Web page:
MECOSTA COUNTY — On Saturday, Aug. 16, people will have the opportunity to see where their food comes from during the annual Michigan State University’s “Breakfast on the Farm” event.

Breakfast on the Farm is from 9 a.m. to 1 p.m. at De Grins Oer Dairy, at 2386 Adams Road, in Blanchard.

The free pancake breakfast featuring Michigan products is available to some 3,000 people with tickets.

The food and the farm tour are free, but a ticket is required for breakfast, said Ashley Kuschel, the Michigan State University Extension Breakfast on the Farm program coordinator.

“The tickets help us plan on how much food to serve,” Kuschel said. “Tickets are available until the day of the event.”

More than 50,000 people have attended the breakfast event since it began in 2009. This year marks the first time "Breakfast on the Farm" has happened at a Mecosta County farm.

“It is the first time visiting a modern farm for nearly 45 percent of the people who attend,” Kuschel said.

Attendees will have the opportunity to take self-guided tours to see how the farm’s cows are milked and housed, as well as the daily practices that go into running a dairy farm.

The farm was established in 1999 and is owned and operated by Tjerk and Ramona Okkema and their children, Dirk-Thomas, Cora and Evelyn.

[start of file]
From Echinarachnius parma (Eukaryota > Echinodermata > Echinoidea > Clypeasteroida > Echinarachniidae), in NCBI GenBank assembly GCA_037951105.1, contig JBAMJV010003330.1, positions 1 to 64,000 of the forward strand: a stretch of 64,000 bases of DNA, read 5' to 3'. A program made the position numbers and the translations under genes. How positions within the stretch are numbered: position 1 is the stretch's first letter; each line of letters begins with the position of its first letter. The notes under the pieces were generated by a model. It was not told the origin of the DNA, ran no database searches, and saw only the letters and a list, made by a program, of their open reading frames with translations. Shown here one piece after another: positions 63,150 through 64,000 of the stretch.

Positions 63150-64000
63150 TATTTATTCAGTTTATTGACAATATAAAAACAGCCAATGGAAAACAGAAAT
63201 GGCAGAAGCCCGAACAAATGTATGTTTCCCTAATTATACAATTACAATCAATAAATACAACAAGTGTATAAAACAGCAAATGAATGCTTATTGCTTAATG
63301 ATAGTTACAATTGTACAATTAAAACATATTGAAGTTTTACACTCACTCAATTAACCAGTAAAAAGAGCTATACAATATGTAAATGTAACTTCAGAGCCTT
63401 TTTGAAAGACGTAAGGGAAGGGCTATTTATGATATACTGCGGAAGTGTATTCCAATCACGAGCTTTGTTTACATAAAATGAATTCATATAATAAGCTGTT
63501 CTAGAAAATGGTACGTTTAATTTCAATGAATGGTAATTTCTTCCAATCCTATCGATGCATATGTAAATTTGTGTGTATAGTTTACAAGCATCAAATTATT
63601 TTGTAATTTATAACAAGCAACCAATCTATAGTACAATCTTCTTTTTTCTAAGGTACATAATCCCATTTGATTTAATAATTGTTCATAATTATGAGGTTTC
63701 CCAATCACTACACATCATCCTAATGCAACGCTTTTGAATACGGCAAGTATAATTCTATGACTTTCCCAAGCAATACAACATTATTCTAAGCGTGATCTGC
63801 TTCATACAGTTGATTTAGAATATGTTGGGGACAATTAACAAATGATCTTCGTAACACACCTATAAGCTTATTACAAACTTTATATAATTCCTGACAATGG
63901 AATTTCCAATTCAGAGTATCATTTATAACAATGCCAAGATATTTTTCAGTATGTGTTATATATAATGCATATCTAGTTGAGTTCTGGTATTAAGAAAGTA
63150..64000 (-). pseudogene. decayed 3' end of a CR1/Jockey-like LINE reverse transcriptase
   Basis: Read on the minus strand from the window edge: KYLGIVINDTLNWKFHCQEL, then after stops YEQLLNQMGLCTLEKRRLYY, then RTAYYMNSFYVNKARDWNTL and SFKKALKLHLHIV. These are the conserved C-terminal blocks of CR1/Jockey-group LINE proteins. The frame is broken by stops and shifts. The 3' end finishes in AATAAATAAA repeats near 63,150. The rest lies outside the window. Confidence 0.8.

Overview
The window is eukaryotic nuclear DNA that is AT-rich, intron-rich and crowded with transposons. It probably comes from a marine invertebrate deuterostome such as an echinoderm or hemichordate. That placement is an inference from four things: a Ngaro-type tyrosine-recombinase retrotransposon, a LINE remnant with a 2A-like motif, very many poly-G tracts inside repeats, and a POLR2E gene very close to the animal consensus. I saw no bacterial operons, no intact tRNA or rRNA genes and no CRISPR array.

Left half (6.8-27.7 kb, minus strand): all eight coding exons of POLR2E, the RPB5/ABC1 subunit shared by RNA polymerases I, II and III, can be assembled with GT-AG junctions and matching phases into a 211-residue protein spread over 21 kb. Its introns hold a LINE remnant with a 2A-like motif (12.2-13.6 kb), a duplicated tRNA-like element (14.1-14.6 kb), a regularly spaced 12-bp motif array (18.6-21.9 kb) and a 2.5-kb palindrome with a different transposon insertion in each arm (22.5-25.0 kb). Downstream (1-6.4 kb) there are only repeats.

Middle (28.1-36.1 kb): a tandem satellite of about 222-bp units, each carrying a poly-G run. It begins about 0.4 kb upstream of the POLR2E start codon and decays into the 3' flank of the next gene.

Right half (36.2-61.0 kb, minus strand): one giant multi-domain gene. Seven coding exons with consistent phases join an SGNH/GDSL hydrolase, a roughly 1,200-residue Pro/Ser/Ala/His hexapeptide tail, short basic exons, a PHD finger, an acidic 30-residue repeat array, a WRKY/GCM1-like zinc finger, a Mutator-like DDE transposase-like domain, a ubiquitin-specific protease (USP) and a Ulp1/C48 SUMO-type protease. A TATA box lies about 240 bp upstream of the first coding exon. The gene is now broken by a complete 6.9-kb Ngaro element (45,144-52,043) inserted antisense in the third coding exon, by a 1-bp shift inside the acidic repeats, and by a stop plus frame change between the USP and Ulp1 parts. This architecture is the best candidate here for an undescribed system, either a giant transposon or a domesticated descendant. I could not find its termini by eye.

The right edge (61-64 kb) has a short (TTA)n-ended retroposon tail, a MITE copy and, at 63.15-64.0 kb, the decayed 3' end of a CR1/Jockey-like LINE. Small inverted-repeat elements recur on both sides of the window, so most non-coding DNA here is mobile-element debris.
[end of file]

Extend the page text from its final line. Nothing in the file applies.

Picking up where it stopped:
“We are hoping for favorable weather,” said Ramona Okkema. “The goal is to introduce the non-farming public to the life of farming, and give them an opportunity to learn where their food comes from before it arrives on grocery shelves.”

Okkema’s farm is Michigan Agriculture Environmental Assurance Program-verified, which is an innovative, proactive, and voluntary program that helps farms of all sizes and all commodities voluntarily prevent or minimize agricultural pollution risks. The farm currently houses approximately 700 head of cattle and farms 900 acres of alfalfa and corn.

The dairy cows are the stars of the farm and the “girl's” hooves are maintained every six weeks, Ramona added.

“We will demonstrate the hoof trimmer,” Ramona said. “Ladies like to get their nails done and our four legged ladies get the opportunity to get theirs done that day,” she said.

The equipment used to farm the acreage will also be on display for people to learn about and view.

“We have educational stations set up through out the farm to explain the processes and procedures the Okkemas use on their farm,” Kuschel said. “The family farm also features a small flock of Suffolk sheep and they will educate people about other aspects of Michigan agriculture.”

Besides the breakfast and education stations there will be wagon rides and children will have the chance to participate in fun, educational activities.

“There will be plenty of fun activities designed for kids,” Ramona said. “It will be a fun morning to spend with your family.”

For more information about the event and where tickets are available, go to breakfastonthefarm.com.